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Wide Range Polarity Detector

IP.com Disclosure Number: IPCOM000090566D
Original Publication Date: 1969-May-01
Included in the Prior Art Database: 2005-Mar-05
Document File: 2 page(s) / 26K

Publishing Venue

IBM

Related People

Hilliard, JJ: AUTHOR

Abstract

Digital signal processing systems often require an accurate signal polarity indication over input level ranges as large as 100 db. Current technology allows accurate polarity detection at levels of several millivolts with resultant dynamic ranges of from 50 to 60 db. To provide accurate polarity detection at levels in the order of tens of microvolts and dynamic ranges of 100 db or greater requires feedback techniques which cancel inherent semiconductor error and correct for change in error created by temperature variation. This circuit requires that the mean value of the input signal be zero. This is true of many signals subject to digital processing techniques.

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Wide Range Polarity Detector

Digital signal processing systems often require an accurate signal polarity indication over input level ranges as large as 100 db. Current technology allows accurate polarity detection at levels of several millivolts with resultant dynamic ranges of from 50 to 60 db. To provide accurate polarity detection at levels in the order of tens of microvolts and dynamic ranges of 100 db or greater requires feedback techniques which cancel inherent semiconductor error and correct for change in error created by temperature variation. This circuit requires that the mean value of the input signal be zero. This is true of many signals subject to digital processing techniques.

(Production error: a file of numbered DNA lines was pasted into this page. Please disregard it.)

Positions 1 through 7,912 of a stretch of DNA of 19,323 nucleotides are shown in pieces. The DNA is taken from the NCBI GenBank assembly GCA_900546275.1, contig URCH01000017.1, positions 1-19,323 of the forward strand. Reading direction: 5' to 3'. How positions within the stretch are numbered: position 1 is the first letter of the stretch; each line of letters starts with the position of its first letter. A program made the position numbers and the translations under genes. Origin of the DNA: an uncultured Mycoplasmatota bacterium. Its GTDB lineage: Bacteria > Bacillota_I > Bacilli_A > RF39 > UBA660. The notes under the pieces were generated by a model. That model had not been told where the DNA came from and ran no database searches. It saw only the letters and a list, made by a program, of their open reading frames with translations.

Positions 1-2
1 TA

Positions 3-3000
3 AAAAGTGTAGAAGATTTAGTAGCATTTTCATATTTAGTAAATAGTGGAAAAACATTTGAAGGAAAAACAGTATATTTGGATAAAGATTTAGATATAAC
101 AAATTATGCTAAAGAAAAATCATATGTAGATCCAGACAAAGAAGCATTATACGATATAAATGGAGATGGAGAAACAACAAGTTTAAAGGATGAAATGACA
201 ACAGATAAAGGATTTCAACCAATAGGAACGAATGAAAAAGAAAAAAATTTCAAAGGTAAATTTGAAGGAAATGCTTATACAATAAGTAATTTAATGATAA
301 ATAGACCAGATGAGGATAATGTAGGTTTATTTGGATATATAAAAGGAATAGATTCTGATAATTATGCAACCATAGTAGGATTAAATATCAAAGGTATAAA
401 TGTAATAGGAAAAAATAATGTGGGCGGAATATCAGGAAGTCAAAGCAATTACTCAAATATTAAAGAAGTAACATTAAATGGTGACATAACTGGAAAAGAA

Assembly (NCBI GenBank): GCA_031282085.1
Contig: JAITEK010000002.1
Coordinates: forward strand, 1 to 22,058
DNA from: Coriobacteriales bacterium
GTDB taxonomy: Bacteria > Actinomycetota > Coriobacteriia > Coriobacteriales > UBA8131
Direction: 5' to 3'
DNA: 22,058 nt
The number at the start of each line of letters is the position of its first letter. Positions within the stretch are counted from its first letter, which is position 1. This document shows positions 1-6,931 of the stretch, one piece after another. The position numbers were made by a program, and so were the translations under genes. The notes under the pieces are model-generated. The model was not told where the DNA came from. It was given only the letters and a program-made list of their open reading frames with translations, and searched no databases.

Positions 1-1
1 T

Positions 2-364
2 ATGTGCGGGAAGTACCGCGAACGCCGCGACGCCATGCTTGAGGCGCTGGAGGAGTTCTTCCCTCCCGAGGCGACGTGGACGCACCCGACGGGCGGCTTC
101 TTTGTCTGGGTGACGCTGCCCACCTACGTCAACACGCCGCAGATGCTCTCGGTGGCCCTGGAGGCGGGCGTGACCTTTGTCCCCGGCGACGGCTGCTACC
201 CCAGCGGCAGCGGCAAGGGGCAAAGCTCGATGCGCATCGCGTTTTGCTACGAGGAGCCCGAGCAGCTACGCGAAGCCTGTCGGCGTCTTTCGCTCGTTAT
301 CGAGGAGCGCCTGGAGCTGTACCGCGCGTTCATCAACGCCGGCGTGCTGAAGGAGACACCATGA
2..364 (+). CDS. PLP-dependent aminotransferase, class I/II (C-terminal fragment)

For low-level input signals, amplifier 1 operates in a linear manner with the feedback network composed of resistors 7...10 and capacitor 11. This feedback network provides DC feedback to correct offset errors while limiting feedback in the band of the input signal so that there is significant amplification of the input signal. The linear operation of the circuit extends from approximately -100 db to approximately i55db. It is at this point that the output of operational amplifier 1 saturates and nonlinear operation begins.

When the output of amplifier 1 saturates, it is possible for the correction applied to the offset input 14 to be in error if the positive and negative saturation voltages differ. This is because even in the case of perfect symmetry, there can be a DC voltag...